www.bmzc.org...



posted on Sep, 8 2009 @ 11:34 AM
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Ugh, this is not to say I'm lazy but i really hate societies lifestyle, get a job, make money, pay to live somewhere. Why can't i live off the land? Grow my own food, find my own food, make my own shelter, travel across the world. But really, whose stopping me but myself from doing this?

Also It seems a lot of Buddhist places or monastery's don't speak English!! URG!! Are there seriously! only like 4 or 5 Buddhist temples in the U.S.A that speak English, come on.



posted on Sep, 8 2009 @ 12:59 PM
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Arizona Buddhist Centers

Here is a list of Temples, Centers, and Sanghas in Arizona

There is a theraveda (Maha Nikaya) in Tucson. Thich Naht Hanh also has a sangha in Sun City (just northwest of Phoenix).

Hope your journey is fruitful!

Peace



posted on Sep, 8 2009 @ 02:39 PM
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Originally posted by 4stral4pprentice
Ugh, this is not to say I'm lazy but i really hate societies lifestyle, get a job, make money, pay to live somewhere. Why can't i live off the land? Grow my own food, find my own food, make my own shelter, travel across the world. But really, whose stopping me but myself from doing this?


In a monastery you'll have to work hard and have to keep to a strict schedule of (amongst other things) prayer, meditation. It is expected you live with the other monks and do these things together. Try to do some retreats to see if monastic life is what you expected it to be.

Sounds to me you need to get a job, save some money and buy your own land someday to grow food. No need for living in a monastery.


Which one practices Theravada Buddhism? and is the only significant difference between Mahayana and Theravada that Theravada believes you cant be reborn after youved attained perfect enlightenment?


You really should read the sites first, they say which tradition they follow. I believe you are referring to the bodhisattva (Mahayana) and arhat (Theravada) ideal. A bodhisattva takes rebirth until all sentient beings have achieved enlightenment, postponing their own enlightenment. An arhat strives for his own enlightenment first and when that is achieved it implies such a person would be free from the cycle of rebirth, thus does not take rebirth as a bodhisattva would.



posted on Sep, 8 2009 @ 05:51 PM
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Originally posted by Dragonfly79

Originally posted by 4stral4pprentice
Ugh, this is not to say I'm lazy but i really hate societies lifestyle, get a job, make money, pay to live somewhere. Why can't i live off the land? Grow my own food, find my own food, make my own shelter, travel across the world. But really, whose stopping me but myself from doing this?


In a monastery you'll have to work hard and have to keep to a strict schedule of (amongst other things) prayer, meditation. It is expected you live with the other monks and do these things together. Try to do some retreats to see if monastic life is what you expected it to be.

Sounds to me you need to get a job, save some money and buy your own land someday to grow food. No need for living in a monastery.


Which one practices Theravada Buddhism? and is the only significant difference between Mahayana and Theravada that Theravada believes you cant be reborn after youved attained perfect enlightenment?


You really should read the sites first, they say which tradition they follow. I believe you are referring to the bodhisattva (Mahayana) and arhat (Theravada) ideal. A bodhisattva takes rebirth until all sentient beings have achieved enlightenment, postponing their own enlightenment. An arhat strives for his own enlightenment first and when that is achieved it implies such a person would be free from the cycle of rebirth, thus does not take rebirth as a bodhisattva would.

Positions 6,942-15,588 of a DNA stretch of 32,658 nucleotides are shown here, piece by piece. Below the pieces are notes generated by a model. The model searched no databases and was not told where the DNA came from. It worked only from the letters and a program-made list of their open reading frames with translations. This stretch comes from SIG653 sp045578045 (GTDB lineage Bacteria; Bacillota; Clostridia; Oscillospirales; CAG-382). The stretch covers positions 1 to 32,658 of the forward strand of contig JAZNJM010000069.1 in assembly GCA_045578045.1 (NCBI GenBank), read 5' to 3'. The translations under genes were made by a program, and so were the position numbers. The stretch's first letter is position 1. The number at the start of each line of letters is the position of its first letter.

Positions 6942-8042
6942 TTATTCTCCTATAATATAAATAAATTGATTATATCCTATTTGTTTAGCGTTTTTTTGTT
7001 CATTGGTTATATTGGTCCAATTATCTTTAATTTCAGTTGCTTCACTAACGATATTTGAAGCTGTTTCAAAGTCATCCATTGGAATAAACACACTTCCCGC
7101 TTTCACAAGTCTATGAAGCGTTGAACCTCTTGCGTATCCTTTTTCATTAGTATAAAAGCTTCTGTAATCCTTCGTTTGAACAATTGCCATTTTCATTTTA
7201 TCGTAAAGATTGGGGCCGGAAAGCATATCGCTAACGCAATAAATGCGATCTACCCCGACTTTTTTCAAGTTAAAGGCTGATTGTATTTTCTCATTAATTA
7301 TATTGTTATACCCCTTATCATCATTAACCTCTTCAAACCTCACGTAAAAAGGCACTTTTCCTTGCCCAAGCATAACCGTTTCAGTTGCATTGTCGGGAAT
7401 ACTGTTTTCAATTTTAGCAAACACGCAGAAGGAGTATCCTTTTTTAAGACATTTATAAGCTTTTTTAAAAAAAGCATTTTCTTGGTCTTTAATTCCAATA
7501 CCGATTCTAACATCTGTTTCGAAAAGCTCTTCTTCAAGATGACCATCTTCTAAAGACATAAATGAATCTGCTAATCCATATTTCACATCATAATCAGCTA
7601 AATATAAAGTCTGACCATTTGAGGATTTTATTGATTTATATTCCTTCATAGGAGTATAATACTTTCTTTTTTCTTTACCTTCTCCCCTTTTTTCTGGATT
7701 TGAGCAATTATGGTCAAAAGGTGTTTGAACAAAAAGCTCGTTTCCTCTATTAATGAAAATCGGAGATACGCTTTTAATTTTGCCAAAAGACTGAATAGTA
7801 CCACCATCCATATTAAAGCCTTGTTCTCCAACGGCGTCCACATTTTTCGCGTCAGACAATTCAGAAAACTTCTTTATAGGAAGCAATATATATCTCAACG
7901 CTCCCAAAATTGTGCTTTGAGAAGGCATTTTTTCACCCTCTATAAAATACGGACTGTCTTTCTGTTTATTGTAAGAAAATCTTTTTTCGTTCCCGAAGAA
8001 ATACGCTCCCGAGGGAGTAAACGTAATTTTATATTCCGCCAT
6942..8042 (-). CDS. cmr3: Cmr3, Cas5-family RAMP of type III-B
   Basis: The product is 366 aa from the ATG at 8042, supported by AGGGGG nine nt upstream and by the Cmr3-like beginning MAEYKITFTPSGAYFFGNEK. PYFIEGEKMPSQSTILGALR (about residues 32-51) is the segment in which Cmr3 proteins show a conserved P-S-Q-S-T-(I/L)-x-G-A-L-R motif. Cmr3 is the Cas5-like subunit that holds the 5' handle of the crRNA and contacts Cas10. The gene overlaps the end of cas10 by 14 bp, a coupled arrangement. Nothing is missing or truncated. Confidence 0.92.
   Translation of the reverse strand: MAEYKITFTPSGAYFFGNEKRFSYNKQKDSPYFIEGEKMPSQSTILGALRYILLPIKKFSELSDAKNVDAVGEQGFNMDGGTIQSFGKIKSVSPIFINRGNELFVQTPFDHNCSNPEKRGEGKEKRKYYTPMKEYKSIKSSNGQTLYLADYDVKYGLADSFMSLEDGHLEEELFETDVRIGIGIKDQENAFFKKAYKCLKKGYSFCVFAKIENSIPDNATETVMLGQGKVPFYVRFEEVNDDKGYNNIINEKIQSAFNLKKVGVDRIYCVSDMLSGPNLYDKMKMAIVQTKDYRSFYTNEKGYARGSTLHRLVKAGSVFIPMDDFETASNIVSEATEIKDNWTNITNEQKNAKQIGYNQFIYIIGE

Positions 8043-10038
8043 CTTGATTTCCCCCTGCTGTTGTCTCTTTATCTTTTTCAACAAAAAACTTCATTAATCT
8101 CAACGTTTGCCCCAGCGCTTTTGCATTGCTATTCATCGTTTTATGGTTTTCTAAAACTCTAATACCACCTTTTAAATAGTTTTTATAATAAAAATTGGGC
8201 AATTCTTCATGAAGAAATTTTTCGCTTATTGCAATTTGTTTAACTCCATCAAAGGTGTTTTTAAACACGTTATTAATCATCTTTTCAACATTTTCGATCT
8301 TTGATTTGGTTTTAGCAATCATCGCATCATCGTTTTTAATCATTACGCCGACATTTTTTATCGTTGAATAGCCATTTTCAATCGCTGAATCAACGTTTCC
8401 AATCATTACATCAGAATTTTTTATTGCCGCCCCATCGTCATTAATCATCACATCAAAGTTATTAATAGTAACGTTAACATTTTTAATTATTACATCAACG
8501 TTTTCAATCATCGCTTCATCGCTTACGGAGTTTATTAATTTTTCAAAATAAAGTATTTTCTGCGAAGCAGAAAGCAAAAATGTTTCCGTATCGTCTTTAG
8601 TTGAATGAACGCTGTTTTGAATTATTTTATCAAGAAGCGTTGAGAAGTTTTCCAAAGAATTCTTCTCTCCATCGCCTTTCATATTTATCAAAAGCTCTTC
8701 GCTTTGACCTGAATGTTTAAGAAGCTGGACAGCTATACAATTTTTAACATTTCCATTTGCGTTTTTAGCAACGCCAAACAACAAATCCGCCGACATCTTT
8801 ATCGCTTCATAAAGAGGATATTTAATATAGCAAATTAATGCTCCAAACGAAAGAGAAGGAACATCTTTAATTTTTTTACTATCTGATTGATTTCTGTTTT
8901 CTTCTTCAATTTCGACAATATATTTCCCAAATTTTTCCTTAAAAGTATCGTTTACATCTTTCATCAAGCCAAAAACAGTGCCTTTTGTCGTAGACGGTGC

A monastic life could be for me but even if it was i would never stay in one area my whole life, also I wouldn't mind if it seems strict with tight schedules, you can always adapt. =) Retreats are things what i have in mind hopefully they last longer then a year but thats just my preference. =)

Secondly I dont know if theres even a form for what my Buddhism beliefs would be called. Since we know little to none about our life after physical death and after the cycle ends who says its not possible to help sentient beings there just as much or more as you could here?? I believe i can strive for my own enlightenment and others at the same time. In my belief were all connected so me and others are one in the same.

[edit on 8-9-2009 by 4stral4pprentice]

[edit on 8-9-2009 by 4stral4pprentice]



posted on Sep, 8 2009 @ 07:03 PM
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reply to post by 4stral4pprentice
 


Lol, second posts of yours i'm replying to now. What you mentioned there about your own beliefs.. It would be Theravada Buddhism in a sense, but you are right (at least how I see it) as it can only "help" the situation in the universe if you yourself free yourself from the cycles/illusion/hell of it all - it certainly can't hurt or slow down the Bodhisvatta's way.

I used to really like the Mahayana/Bodhisvatta ideal, but I lean more towards Theravada myself now. I don't think every sentient being in the universe is meant to or even wants to be "freed" and it seems quite impossible (once you freed them new ones would be born), everything has it's purpose and it is not the original teachings of Buddha. The Bodhisvatta/ Mahayana ideal was an amendment to original Buddhism. It is an extremely moral path don't get me wrong. I understand the connectedness - their suffering is my suffering and vice versa, while that is true everything in totality is just that, everything. Hard to explain, but I don't have a problem with that, even though there is one apparently.

Just my thoughts, I'm not a practicing Buddhist but have read on it a bit and it's methods and worldview I use to sort of ground myself at times - I just find the question of Mahayana or Theravada is relevant to practically everyone no matter their beliefs or religion. Just adding for discussion, I am no expert on Buddhism so take it for what you will.



posted on Sep, 8 2009 @ 07:11 PM
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Originally posted by 4stral4pprentice
Ugh, this is not to say I'm lazy but i really hate societies lifestyle, get a job, make money, pay to live somewhere. Why can't i live off the land? Grow my own food, find my own food, make my own shelter, travel across the world. But really, whose stopping me but myself from doing this?


Get book: Chop Wood, Carry Water.

Right Thought. Right Action. Right Livelihood. Right Meditation.


[edit on 8-9-2009 by Chakotay]